Summer Strategy Session


While filming The Musky Hunter television show, I rely on years of data from my fishing logs, moon phases and insight from local guides and resorts to help plan my trips. Generally, by April 1 our schedule is set and there is no chasing hot bites during the season, or sending in a scout team to dial-in the pattern. We arrive and have to deal with the existing conditions, and try to catch muskies.


Last summer Tom Sullivan and I arrived at one of our favorite summer haunts only to find that big rains and a cold spring had muddied the water and delayed weed growth. Then, what came from nowhere was a forecast for three days of giant wind. Sitting at breakfast that morning, our spirits went from high to low, as we could see the tree branches moving and the white sky to the west, which is a telltale sign of building winds. Fortunately, by the end of breakfast we had managed to give ourselves an attitude adjustment, and changed our mindset to making the most of the situation. Our approach was to focus on spots that were fishable, using some bigger and bolder colored baits. Over the next couple days, we ground it out and managed to find one large spot that was fishable and produced a bite each day at moon underfoot and moonrise. Given the wind, we only had a handful of spots to fish, so we cycled through them, switching lures and changing approaches, fishing them deeper and shallower each time. The pattern was simply fishing hard, staying focused and counting on that one spot to produce! The trip was a struggle, but perseverance and paying attention to detail, which really was ensuring we fish a particular spot during prime daily moon periods produced muskies on queue, and we filmed a great episode.


A successful muskie season relies on having an arsenal of strategies in your mental hard drive, and the willingness to make adjustments when necessary. Here’s a few strategies to consider this summer, that will help you put a few more muskies in your boat.


Drop to 9s

As many of you are aware, I am a big fan of fishing Cowgirls when fishing any big-muskie water. This lure has proven itself time and time again as a trophy muskie weapon. There is no question that when the muskies are active, there simply isn’t a better lure to cast. However, we know the muskies aren’t always active. Over the last five or six years, I have definitely seen a trend that when the muskies are located around shallow cover that downsizing to a size 9 blade, such as a Junior Cowgirl, is usually all it takes to start getting muskie action. It’s interesting that downsizing to size 8 blades hasn’t seemed to have the positive response the 9 blades have produced. Currently, there are lots of guides (and savvy weekend warriors) utilizing double 9s. So, I would make a point of stocking up on a few before your trip.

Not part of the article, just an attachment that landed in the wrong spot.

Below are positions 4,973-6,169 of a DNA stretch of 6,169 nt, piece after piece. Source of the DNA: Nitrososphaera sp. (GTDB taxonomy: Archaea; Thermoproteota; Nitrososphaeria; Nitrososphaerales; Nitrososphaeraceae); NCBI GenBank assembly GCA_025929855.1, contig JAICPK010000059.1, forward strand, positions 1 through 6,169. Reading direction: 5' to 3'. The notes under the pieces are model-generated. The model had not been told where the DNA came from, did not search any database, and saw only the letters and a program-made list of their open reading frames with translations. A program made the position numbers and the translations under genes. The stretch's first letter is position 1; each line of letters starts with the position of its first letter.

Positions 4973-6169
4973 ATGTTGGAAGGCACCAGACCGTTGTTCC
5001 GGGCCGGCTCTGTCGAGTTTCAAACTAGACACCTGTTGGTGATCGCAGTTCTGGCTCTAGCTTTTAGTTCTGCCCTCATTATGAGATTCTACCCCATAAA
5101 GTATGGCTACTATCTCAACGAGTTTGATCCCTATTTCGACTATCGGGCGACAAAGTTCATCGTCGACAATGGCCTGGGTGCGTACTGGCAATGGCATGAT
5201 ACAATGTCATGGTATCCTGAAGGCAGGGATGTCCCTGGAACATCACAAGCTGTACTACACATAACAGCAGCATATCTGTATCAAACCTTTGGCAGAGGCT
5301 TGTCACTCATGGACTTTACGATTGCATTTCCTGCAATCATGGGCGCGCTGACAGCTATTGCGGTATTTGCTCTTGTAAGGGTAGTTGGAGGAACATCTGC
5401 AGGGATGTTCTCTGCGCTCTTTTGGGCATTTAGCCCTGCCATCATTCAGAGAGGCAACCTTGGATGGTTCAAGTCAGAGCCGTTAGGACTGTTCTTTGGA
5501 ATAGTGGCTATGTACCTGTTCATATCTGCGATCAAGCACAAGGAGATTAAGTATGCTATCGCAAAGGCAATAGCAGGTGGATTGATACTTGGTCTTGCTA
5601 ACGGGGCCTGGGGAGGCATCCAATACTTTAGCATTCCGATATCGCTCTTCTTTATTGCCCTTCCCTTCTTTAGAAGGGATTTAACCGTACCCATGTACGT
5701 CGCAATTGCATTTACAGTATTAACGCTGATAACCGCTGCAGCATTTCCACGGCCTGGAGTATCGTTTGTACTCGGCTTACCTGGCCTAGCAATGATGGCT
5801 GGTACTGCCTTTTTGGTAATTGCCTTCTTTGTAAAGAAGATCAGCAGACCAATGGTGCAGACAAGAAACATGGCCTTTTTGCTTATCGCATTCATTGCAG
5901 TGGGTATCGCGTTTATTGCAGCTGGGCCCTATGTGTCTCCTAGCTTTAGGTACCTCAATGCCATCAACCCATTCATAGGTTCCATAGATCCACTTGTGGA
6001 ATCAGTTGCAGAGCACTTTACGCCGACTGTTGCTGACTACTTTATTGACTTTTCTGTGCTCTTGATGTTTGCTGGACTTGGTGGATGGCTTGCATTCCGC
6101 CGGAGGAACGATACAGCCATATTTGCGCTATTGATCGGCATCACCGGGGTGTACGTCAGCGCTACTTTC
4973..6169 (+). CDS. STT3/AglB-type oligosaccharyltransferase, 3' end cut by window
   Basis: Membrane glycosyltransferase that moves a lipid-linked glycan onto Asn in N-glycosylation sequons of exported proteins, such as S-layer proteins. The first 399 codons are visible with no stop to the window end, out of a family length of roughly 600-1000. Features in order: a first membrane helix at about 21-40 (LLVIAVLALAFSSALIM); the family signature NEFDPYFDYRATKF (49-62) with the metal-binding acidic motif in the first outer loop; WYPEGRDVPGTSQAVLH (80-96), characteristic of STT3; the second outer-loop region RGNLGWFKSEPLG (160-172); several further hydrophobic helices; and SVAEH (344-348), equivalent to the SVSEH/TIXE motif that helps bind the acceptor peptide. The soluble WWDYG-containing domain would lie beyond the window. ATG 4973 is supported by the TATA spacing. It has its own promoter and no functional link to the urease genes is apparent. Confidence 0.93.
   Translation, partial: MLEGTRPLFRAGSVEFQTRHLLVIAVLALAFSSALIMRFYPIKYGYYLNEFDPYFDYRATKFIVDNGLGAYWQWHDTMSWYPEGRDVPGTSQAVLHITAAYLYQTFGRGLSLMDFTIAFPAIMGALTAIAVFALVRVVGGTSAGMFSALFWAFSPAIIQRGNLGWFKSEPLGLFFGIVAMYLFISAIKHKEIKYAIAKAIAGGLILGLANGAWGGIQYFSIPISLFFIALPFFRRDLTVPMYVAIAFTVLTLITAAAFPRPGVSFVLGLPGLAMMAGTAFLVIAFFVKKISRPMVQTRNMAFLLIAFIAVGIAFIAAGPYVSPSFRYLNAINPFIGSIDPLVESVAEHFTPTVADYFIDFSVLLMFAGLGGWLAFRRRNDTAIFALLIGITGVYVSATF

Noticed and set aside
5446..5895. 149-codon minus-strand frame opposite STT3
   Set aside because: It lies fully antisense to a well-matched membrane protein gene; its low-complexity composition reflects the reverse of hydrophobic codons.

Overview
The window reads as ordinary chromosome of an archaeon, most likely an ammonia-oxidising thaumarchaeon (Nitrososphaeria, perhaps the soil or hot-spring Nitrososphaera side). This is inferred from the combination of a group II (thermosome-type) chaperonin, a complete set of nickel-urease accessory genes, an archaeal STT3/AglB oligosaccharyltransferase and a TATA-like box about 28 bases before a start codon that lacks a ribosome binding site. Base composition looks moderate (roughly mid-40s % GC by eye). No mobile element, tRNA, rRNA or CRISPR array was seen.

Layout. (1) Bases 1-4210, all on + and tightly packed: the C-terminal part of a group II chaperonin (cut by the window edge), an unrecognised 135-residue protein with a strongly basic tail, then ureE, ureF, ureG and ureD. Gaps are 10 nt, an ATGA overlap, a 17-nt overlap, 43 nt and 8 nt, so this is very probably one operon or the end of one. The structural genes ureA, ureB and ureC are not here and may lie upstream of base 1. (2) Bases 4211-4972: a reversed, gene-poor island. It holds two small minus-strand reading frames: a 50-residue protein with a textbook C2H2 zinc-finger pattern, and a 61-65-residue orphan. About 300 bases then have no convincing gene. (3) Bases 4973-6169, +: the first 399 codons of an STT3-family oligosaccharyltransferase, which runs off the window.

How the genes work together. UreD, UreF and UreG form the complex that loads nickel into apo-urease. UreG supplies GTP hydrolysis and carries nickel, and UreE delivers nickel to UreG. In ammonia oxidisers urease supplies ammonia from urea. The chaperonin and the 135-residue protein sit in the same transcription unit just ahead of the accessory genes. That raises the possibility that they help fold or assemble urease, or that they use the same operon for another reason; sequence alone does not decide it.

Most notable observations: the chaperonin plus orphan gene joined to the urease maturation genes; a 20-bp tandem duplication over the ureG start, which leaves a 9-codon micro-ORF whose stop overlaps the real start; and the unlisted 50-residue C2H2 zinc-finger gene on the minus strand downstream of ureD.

Extend the spot

We all spend time on the water trying to find spots that hold muskies. Throughout the day, if I am approaching a spot where I have seen or caught muskies, I make a point of trying to extend the spot. If a spot seems to recycle rapidly and muskies tend to show up most of the time you fish the spot, it could be you have encountered a pack of muskies working the spot. So, rather than pulling up right to the sweet spot, extend the spot by starting 100 yards from your cluster of waypoints. It’s amazing how this approach will let you find other muskies nearby. In the evening, you can now return to multiple waypoints on a spot where you saw or caught muskies. Also, if the spot is frequently fished by others, more than likely the area you found that extends the spot will not have been fished. So, you can drive by the spot while others are fishing and return after they leave, knowing you have another sweet spot that’s holding a muskie.